Three couples share 50th celebration
By MATTHEW KENWRIGHT
By MATTHEW KENWRIGHT
If 50 years of marriage is the golden anniversary, the gathering Saturday of three couples in the former Kennedy Middle School's lunchroom was the mother lode.
Although the dinner with 250 guests honored Gary and Ellie Gabel's Oct. 12, 1963, union, four friends who married in the same month that year joined them. Rosalie and Virgil Gross married Oct. 26, and Sharron and Don Befort's nuptials were Oct. 5.
The lunchroom, filled to capacity, hummed at a dull roar as several generations came together to honor the Gabels' marriage that predates President John F. Kennedy's assassination by several weeks. Guests browsed the couple's wedding photos and scrapbooks as a piano played in the background.
The three couples sat a table and recalled their weddings' festivities. Eating, drinking and dancing had started early in the afternoon and stretched late into the evening, they said.
There was not as much revelry now, but the joy the couples shared has not faded over the half-century.
They have been lifelong friends as far back as when Virgil and Don's friendship began in first grade, Rosalie Gross said. The Gross pair met each other at 4-H, the Beforts both attended what is now Thomas More-Prep and the Gabels met at a dance.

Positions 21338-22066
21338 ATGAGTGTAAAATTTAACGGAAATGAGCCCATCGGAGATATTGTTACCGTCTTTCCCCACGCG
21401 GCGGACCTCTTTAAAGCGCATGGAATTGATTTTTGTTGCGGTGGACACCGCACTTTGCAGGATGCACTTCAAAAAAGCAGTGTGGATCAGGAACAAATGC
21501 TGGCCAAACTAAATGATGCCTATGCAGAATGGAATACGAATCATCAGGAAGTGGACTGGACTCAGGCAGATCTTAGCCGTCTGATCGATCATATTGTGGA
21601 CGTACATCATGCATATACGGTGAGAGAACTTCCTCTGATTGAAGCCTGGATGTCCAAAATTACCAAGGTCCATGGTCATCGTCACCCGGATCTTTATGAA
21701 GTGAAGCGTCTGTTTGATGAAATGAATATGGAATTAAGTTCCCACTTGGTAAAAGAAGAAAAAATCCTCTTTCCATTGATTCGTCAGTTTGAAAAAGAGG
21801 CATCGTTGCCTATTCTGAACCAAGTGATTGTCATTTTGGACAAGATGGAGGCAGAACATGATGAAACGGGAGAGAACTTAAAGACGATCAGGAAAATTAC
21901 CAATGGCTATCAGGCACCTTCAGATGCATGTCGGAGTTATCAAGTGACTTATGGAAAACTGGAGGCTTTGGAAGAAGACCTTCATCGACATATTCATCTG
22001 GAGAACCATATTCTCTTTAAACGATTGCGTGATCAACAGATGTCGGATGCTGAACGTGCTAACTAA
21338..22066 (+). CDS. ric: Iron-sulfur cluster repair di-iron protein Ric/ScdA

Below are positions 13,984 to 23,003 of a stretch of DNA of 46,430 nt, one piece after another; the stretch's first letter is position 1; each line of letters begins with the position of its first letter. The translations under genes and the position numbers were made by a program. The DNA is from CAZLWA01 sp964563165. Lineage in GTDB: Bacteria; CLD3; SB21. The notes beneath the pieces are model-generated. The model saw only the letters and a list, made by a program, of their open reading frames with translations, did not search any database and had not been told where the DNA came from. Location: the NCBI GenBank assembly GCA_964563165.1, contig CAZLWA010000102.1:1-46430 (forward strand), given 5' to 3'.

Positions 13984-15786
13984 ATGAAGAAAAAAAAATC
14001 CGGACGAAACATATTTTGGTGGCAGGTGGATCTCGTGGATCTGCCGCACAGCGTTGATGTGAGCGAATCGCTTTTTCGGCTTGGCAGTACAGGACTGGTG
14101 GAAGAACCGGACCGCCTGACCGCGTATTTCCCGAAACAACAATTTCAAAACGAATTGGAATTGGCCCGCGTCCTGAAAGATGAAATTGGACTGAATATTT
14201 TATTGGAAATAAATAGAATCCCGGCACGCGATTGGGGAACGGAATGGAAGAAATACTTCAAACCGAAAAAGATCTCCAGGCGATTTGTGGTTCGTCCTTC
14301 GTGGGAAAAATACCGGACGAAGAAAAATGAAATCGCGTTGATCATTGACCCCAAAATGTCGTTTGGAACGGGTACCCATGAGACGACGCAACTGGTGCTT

Virgil Gross said there are two qualities that keep a marriage strong.
"Faith in your church and respect for your spouse," he said.
His wife echoed his sentiments, and said they were all dedicated to the principal of marriage.
"Back in the day, we made the vows, and we stayed true to them," Rosalie said.
Ellie Gabel said friends and family from Arizona, Oklahoma and Colorado came to the dinner.
"All but two of my wedding's guests, who are dead, are here," Gabel said. "Even the flower girl and ring bearer."
The Gabels raised and butchered chickens for the party's dinner, grew cabbage for the sauerkraut, baked the bread and made the dessert, Rosalie said. All of their families did the same thing for their weddings 50 years ago, she said.
Commitment to tradition was evident throughout the celebration. Adult guests entering the party were asked if they wanted to follow the German wedding custom of sharing a quick drink with one of the party's hosts.
"It's been very nice to reminisce. ... There's no way you can reach out and grab those 50 years," Rosalie said. "The years have flown by."